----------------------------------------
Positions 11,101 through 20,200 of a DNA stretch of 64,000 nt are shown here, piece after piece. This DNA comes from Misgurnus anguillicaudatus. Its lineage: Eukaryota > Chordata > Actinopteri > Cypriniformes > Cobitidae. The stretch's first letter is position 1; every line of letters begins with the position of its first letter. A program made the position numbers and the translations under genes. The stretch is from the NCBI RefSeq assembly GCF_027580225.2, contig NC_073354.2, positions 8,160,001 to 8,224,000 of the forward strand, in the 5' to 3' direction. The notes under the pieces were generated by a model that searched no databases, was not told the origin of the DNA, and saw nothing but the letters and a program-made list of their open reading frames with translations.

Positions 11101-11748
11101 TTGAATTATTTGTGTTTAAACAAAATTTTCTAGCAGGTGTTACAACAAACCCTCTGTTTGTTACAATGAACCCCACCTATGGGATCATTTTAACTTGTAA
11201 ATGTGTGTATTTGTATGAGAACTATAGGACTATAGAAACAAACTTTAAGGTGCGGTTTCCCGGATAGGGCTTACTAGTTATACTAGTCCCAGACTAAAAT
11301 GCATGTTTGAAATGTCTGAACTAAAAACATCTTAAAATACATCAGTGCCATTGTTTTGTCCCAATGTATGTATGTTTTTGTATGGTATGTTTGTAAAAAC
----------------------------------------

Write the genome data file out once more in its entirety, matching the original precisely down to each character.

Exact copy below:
Positions 11,101 through 20,200 of a DNA stretch of 64,000 nt are shown here, piece after piece. This DNA comes from Misgurnus anguillicaudatus. Its lineage: Eukaryota > Chordata > Actinopteri > Cypriniformes > Cobitidae. The stretch's first letter is position 1; every line of letters begins with the position of its first letter. A program made the position numbers and the translations under genes. The stretch is from the NCBI RefSeq assembly GCF_027580225.2, contig NC_073354.2, positions 8,160,001 to 8,224,000 of the forward strand, in the 5' to 3' direction. The notes under the pieces were generated by a model that searched no databases, was not told the origin of the DNA, and saw nothing but the letters and a program-made list of their open reading frames with translations.

Positions 11101-11748
11101 TTGAATTATTTGTGTTTAAACAAAATTTTCTAGCAGGTGTTACAACAAACCCTCTGTTTGTTACAATGAACCCCACCTATGGGATCATTTTAACTTGTAA
11201 ATGTGTGTATTTGTATGAGAACTATAGGACTATAGAAACAAACTTTAAGGTGCGGTTTCCCGGATAGGGCTTACTAGTTATACTAGTCCCAGACTAAAAT
11301 GCATGTTTGAAATGTCTGAACTAAAAACATCTTAAAATACATCAGTGCCATTGTTTTGTCCCAATGTATGTATGTTTTTGTATGGTATGTTTGTAAAAAC